I was enjoying a plate of spaghetti at the Pizza Villa restaurant in Spring Hill a couple of weeks ago, when I ran into Linda Hayward, who, as usual, was energetically, cheerfully — merrily, even — working to undermine our local government.
"We've got petitions in 31 businesses now," she told me, waving a stack of papers and smiling proudly.
It's probably no surprise that I don't see the work of her organization, Hernando County Taxpayers Alliance, as anything to smile about.
Her myopia about taxes led her to back County Commission candidates with lesser qualifications over more capable and experienced incumbents. She's thrown her bountiful enthusiasm behind a series of misguided plans to cut or limit taxes, including this latest one — petitions now supported by up to 101 businesses, she says.
This proposed constitutional amendment, which Tallahassee business groups hope to place on the ballot in 2010, would cap local tax revenues at the combined percentage of annual inflation and population growth.
This idea is not as bad as some; in a different time, in state with a history of oppressive taxation, it might even be justified.
But, without listing the many protections from excessive taxes Floridians already enjoy, let me sum up our situation this way:
We've historically been a state with rock-bottom taxes; as property values climbed during the real estate boom, we briefly drifted into the medium-low range; as these values drop, we are sinking back.
I'm sympathetic to the economic plight of small business owners, whom this cap is designed to help. I'm married to one. But this cap won't help in the short term. Commercial property values, which held up longer than home prices, have started to fall, said Property Appraiser Alvin Mazourek. Business owners' tax bills will follow. The county's overall revenue is also expected to keep dropping, meaning the cap won't come into play.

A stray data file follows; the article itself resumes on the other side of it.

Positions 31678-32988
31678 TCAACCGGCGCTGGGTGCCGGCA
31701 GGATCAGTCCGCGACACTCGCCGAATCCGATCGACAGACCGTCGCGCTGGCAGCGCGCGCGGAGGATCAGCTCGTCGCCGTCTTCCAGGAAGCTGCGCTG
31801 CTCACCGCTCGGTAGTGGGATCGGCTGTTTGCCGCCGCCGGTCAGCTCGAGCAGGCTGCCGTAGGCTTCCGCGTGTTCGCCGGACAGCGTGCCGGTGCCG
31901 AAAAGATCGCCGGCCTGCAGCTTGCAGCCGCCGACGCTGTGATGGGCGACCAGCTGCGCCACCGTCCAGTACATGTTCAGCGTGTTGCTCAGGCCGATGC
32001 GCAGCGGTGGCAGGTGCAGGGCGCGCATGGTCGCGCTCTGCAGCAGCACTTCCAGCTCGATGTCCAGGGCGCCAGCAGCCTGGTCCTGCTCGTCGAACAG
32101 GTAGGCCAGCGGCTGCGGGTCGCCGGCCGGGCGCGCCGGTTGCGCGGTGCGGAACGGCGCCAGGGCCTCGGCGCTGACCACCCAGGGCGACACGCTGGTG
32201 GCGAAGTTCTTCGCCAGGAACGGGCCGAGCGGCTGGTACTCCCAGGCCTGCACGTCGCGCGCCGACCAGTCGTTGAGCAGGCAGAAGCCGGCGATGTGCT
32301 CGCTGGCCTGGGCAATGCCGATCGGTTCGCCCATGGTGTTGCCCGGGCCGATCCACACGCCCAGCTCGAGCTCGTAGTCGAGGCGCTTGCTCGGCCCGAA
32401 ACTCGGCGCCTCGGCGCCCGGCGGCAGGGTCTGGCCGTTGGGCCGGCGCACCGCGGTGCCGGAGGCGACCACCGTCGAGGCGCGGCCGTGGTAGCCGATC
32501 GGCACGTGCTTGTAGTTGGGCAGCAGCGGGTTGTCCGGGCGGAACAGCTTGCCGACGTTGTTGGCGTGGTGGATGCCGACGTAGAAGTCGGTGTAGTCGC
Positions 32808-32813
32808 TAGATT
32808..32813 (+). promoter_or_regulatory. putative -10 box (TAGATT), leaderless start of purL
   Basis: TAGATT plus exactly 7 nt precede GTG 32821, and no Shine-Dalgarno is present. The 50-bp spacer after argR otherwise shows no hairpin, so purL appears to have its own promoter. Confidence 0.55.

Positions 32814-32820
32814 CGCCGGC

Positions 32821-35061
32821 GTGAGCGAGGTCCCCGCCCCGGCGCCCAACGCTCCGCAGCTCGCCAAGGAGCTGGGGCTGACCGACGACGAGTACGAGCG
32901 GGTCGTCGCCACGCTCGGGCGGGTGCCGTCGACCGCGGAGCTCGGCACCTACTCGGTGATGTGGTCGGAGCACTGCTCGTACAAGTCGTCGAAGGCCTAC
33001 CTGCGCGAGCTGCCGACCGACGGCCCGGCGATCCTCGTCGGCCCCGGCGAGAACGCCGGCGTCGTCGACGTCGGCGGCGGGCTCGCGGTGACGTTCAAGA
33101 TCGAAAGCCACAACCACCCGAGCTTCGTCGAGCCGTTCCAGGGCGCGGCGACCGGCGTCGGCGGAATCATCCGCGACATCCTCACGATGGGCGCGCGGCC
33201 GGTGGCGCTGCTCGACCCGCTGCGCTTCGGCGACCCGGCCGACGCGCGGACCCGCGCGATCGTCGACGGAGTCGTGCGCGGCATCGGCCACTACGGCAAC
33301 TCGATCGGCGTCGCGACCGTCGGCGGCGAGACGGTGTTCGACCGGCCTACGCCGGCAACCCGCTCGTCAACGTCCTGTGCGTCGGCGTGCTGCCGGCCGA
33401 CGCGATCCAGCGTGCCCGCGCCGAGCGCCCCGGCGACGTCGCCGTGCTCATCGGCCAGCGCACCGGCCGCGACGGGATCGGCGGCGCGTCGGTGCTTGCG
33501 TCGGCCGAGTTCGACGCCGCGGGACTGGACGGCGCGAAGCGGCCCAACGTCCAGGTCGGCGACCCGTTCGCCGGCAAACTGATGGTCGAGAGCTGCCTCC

In the future, this revenue limit will hamper governments trying to keep up with costs, such as for medical insurance, that tend to rise faster than inflation. That's also true of the price of building roads and schools. At least it's true during periods of rapid growth, when this cap might provide real relief.
Finally, Hayward's underlying justification for this cap errs by considering taxes only.
"Business will come to Florida and provide good paying jobs as they will not see astronomical increases in their real estate taxes," the Alliance Web site states. Well, no, they won't come if the roads are clogged, the work force is poorly educated and business owners have to put their kids in schools with underpaid teachers.
But here's the strange thing about Hayward: I like and respect her. She's tireless and well-intentioned. From my experience (and I should know) she treats people with civility even when she can't stand their political views.
I think about all the organizations in Hernando actually doing what Hayward just believes she is doing: helping people hit hard by the economic collapse. And I think about how great it would be if Hayward joined up with one of these groups and put all that energy to better use.